Brit. J Psychiat. (1971) 119, 605-6*************************************************** ABSTRACT

The Psychological Effects of Propranolol in the

Abstinence Phase of Chronic Alcoholics


In a previous study hyperkinetic circulation was found in alcoholics in the abstinence phase. Normal conditions were restored by 40 mg. propranolol. Even tension symptoms decreased (Carlsson, 197l).


            The material consisted of 44 male chronic alcoholics (alcoholic addiction) admitted to a mental hospital and aged 29-54 years (mean 42). The dropout was 4 patients in each group.

            Initially all alcoholics with abstinence symptoms were treated with chlormethiazole (Hemineurint). The aim was to give the lowest possible dose. The patient generally had Severe symptoms of tension during the first few days, despite medication. Diazepam was also given sometimes, but owing to the risk of' habituation the aim here too was to give as little as possible. It would have been desirable to give only propranolol or placebo. However, the drop-out would then have been much greater, since the ward does not treat alcoholics behind closed doors or against their will. The treatment other than propranolol is given in Table I.

            The patients were examined twice by the psychologist (T.J.), the first time a few days after the patient had been admitted to the ward, and then after eight days on propranolol 40 mg (Inderal®) 4 times daily or placebo. The patients were given 56 questions at both times, from which were selected before the study 7 questions about tension, 8 about depression and 6 about dysphoria (irritability).



Treatment other than propranolol or placebo during the 8 days of medication


Total dose for---------------- Total dose for

The placebo group***** the propranolol group

n = 18 ---***--------------n = 18 _______________________________________

Diazepam (Valium®) ***395 mg *******230 mg

Chloralodol (Mecoral®) *75.2g *******102.4 g

Phenytoin (Difhydan®) ***2.4 g**********2.1 g

Chlormethiazole ********* 8.1 g ********20.7g (Hemineurin®)



In the presentation of the results of the psychological examination, (Table II), all improvements are expressed in positive figures. Thus, the higher the figure the greater the improvement. There was a significant decrease in tension symptoms. In two cases bradycardia was noted (propranolol group).


The theory previously reached in an uncontrolled clinical study that propranolol has a selectively stress-relieving effect on the symptoms of alcoholics seems to have been confirmed, and the effect is often marked. There is no effect on dysphoric


Difference in points between questionnaires before and after 8 days of medication (calculated from total points for all patients)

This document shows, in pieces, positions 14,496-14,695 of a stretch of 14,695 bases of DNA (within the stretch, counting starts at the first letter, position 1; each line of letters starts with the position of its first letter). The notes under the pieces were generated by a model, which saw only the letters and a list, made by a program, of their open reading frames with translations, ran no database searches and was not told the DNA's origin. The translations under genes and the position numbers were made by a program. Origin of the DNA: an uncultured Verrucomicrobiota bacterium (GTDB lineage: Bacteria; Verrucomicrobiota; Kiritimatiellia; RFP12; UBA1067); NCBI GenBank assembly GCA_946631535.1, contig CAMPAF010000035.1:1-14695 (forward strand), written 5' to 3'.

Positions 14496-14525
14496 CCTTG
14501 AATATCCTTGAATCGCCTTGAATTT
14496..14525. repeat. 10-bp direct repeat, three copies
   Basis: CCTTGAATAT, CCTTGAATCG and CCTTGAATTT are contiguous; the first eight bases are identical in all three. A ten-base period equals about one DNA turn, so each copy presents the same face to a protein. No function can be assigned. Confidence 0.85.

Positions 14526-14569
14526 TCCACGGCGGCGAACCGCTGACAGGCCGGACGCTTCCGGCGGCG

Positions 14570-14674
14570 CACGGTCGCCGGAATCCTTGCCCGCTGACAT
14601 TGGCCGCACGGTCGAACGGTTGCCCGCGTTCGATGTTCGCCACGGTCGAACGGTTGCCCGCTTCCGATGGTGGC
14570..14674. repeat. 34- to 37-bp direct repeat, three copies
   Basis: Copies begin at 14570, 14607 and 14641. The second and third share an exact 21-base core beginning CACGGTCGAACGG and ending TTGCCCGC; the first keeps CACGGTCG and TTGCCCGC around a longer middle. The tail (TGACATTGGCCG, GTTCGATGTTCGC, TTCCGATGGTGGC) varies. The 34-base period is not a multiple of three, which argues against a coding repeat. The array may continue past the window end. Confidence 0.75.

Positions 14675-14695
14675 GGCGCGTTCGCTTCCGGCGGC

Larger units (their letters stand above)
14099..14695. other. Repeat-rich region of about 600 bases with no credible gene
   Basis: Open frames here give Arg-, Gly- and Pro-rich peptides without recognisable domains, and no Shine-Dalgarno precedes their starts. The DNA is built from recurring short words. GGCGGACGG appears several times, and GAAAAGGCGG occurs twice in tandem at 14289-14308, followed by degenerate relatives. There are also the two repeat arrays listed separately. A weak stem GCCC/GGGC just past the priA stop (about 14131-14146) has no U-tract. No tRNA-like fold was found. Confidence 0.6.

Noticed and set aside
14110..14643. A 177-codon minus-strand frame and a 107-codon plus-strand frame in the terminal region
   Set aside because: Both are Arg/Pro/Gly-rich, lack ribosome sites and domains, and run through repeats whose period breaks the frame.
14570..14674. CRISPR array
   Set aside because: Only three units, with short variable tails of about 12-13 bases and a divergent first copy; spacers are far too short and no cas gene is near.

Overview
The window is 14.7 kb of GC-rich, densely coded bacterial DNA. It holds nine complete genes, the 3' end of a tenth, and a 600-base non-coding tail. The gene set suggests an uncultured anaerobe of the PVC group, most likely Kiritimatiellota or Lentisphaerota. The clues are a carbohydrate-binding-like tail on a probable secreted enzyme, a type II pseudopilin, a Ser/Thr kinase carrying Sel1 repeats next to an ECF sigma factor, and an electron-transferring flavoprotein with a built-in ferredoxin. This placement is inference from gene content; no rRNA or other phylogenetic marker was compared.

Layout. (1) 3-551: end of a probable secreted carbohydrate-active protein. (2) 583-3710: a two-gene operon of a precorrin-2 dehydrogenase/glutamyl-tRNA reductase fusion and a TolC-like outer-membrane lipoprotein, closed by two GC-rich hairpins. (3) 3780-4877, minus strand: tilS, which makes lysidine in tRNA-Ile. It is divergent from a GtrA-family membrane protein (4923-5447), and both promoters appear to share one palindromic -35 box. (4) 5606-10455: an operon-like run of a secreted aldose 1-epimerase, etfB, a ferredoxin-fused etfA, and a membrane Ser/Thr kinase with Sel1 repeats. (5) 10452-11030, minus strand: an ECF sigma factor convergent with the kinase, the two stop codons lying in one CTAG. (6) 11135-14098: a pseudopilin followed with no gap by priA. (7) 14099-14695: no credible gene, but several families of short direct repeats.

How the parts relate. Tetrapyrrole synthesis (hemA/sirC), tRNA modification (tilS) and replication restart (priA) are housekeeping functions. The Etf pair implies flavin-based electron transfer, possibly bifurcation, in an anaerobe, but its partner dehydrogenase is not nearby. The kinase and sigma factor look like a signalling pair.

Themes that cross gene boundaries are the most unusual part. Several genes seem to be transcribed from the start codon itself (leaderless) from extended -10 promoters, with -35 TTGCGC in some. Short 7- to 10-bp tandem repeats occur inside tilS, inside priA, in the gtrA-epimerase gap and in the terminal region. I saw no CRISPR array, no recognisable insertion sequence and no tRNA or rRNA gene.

placebo ****       propranolol

22 ********** 61

n = 18 ****** * n = 18

0,01 < P < 0,05



placebo ******                propranolol

11 ********* 70

n = 18 ****** * n = 18

0,05 < P < 0,10



placebo ******  propranolol

33 ********** 27

n = 18 ****** * n = 18

No significance

Tension + Depression


placebo ******  propranolol

33 ***********131

n = 18 ****** * n = 18

0,01 < P < 0,05


Kolmogorow - Smirnow two-sample test.




Symptoms. The doses of other preparations were fairly small (Table I), and it is improbable that the difference could be due to this.

In a double-blind trial propranolol was found more effective than placebo in the treatment of anxiety (Granville-Grossman and Turner, 1966). Wheatley (1969) found propranolol as effective as chlordiazepoxide in the treatment of anxiety. High dosages of propranolol on laboratory animals have shown depressive effects on the central nervous system (Leszkovsky and Tardos, 1965).

            The mechanism of action of propranolol in the present study is of course partly peripheral, according to previous findings (Carlsson, 1971), but this can hardly be the whole explanation. Propranolol passes the blood-brain barrier and accumulates in various cerebral structures (Black et al., 1965). One can speculate whether the effect on the brain may be due to blockade of beta-adrenergic receptors. There are several studies indicating that betaadrcnergic receptors exist in the central nervous system (Connor et al., 1967).


            There is no doubt that propranolol has a decreasing effect on tension symptoms, which clinically we have often found of great value.


BLACK, J. W., DUNCAN, W. A. M., and SHANKS, R. G. (1965) . 'Comparison of some properties of pronethalol and propranolol.' Brit. 7. Pharmacol., 25, 577-91.

CARLSSON, C. (1971). 'Haemodynamic studies in alcoholics in the withdrawal phase.' Int.-7. chin. Pharmacol. therapy and 7oxicol., Suppl., 3,61-3.

CONNOR, J. D., ROSSI, G. V., and BAKER, NV. XV. (1967). 'Antagonism of intracaudate carbachol tremor by local injections of catecholamines.' 7. Pharmacol., 155,545 51.

GRANVILLE-GROSSMAN, K. L., and TURNER, P. (1966). 'The effect of propranolol on anxiety.' She Lancet, i, 788-go.

LESZKOVSKY, G., and TARDOS, L. ( 1965) . Some effects of propranolol on the central nervous system.' i. Pharm. Pharmacol., 17, 518 20.

WHEATLEY, D. (1969). 'Comparative effects of propranolol and chloridiazepoxide in anxiety states.' Brit.v7. Psychiat., 115, 1411-12.



Carl Carlsson, M.D., Department II, Lillhagen Hospital, 422 o3 Hisings Backa 3, Sweden

TageJohansson, M.A., Department 11, Lillhagen Hospital, 422 o3 Hisings Backa 3, Sweden

(Received 25 November 1970)


Propranolol in the treatment of alcoholism: a review by C. CALSSON

Documents from Doctor Carl Carlsson / Documents du docteur Carl Carlsson

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